The article concludes that the volume should be officially withdrawn until it can be brought up to an appropriate professional standard, or replaced with a manual more faithfully serving the law, U.S. military forces, and America’s true national interests.

Read the full article on SSRN

Tuesday, November 15, 2016

Our Undemocratic Constitution

By: Professor Allan Ides

This op-ed originally appeared on The Huffington Post

The election of Donald Trump, who achieved his victory through the arcane and antiquated Electoral College, but appears to have lost the popular vote, is but one example of the undemocratic character of our Constitution. In truth, the Constitution was designed to operate as an anti-democratic check on We the People. The framers saw democracy as a form of mob rule. In fact, one of the chief reasons they met in Philadelphia in 1787 was to curb the democratic excesses of state legislatures.

Let’s begin with Congress, which is composed of two legislative bodies, the Senate and the House of Representatives. Although the people elect the membership of both Houses, neither House is truly representative of the people and both are far from democratic.


The Senate is notoriously and purposefully undemocratic. Each state is awarded two Senators, regardless of the population of that state. Hence, the approximately 600,000 citizens of Wyoming are given the same power and voice in the Senate as the nearly 39 million citizens of California. As a consequence of this grossly disproportionate system of representation, a minority of the national population controls a majority of the Senate. And given the Senate’s requirement of a 60-persons super majority to bring any measure up for a vote, the anti-democratic character of the Senate is even more pronounced.

At first glance, the House of Representatives seems more representative, but the emphasis should be
on the word “more.” Membership in the House is proportioned among the states based on population. So far so good. In this sense, the House is more representative than the Senate. But the current system of congressional districting, under which the districts are re-mapped every 10 years by state legislatures, has led to endemic political gerrymandering that artificially distributes power between the two parties in accord with whichever party happens to be in power in the state at the time of the redistricting. As has often been said, the voters don’t pick their representative. Rather, the representatives pick their voters.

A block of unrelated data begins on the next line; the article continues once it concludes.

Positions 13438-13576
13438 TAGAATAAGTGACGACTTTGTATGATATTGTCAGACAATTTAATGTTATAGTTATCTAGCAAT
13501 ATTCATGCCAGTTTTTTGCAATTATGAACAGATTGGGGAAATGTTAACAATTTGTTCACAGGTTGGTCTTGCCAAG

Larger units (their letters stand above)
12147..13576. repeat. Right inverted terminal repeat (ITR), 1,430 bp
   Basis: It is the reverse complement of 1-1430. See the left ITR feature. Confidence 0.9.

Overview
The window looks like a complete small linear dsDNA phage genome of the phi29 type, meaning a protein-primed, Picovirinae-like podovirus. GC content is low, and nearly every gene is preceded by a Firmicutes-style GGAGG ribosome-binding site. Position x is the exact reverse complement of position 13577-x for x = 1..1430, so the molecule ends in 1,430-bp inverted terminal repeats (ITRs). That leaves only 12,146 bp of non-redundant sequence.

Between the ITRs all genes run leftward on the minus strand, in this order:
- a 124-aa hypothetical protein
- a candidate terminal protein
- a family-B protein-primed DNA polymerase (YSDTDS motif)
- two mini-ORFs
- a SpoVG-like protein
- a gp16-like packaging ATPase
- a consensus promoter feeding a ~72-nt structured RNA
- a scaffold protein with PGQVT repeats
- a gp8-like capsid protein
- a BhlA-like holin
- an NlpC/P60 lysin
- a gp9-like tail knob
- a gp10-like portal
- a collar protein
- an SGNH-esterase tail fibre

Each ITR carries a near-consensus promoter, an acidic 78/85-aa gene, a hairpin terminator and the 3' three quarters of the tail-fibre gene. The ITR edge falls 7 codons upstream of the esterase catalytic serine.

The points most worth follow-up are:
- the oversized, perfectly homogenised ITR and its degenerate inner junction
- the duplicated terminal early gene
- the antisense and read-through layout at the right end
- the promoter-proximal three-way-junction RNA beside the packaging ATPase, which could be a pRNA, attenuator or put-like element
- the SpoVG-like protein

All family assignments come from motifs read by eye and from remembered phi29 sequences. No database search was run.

The membership in the House also suffers from the fact that the current method of election—i.e., district-by-district, winner-take-all—artificially enthrones the monochromatic two-party system and virtually eliminates any serious competition from third-party candidates. A proportional system of election—i.e., one that gears a party’s share of representation to its share of support as voiced in the election—is decidedly more democratic and more likely to reflect the true democratic consensus.

The anti-democratic character of Congress is further exacerbated by “bicameralism, ” which requires that both Houses approve any legislation before it becomes a law. Although neither chamber of Congress is truly representative, bicameralism imposes an additional safeguard against democracy by giving the wholly undemocratic Senate a check on any democratic impulse exhibited by the House.

The president, as we know from this most recent election, is certainly not elected democratically. Rather, the president is elected in accord with a system that gives stronger voice to persons living in less populous states—much like the composition of the Senate, but marginally less disproportionate. And even in those cases where a presidential candidate wins both the popular vote and the Electoral College vote, it does not follow that that candidate won a majority of the popular vote. In fact, in 16 presidential elections, no candidate received a majority of the popular vote. So in close presidential contests, victory goes to the candidate who can best game the system or who is simply the luckiest of the pack. Surely, we could survive a democratic system in which the victor of a presidential contest would be required to win a majority of the votes cast. And in those cases where no candidate achieves a majority in the first round, a prompt runoff between the two leading candidates could resolve the contest.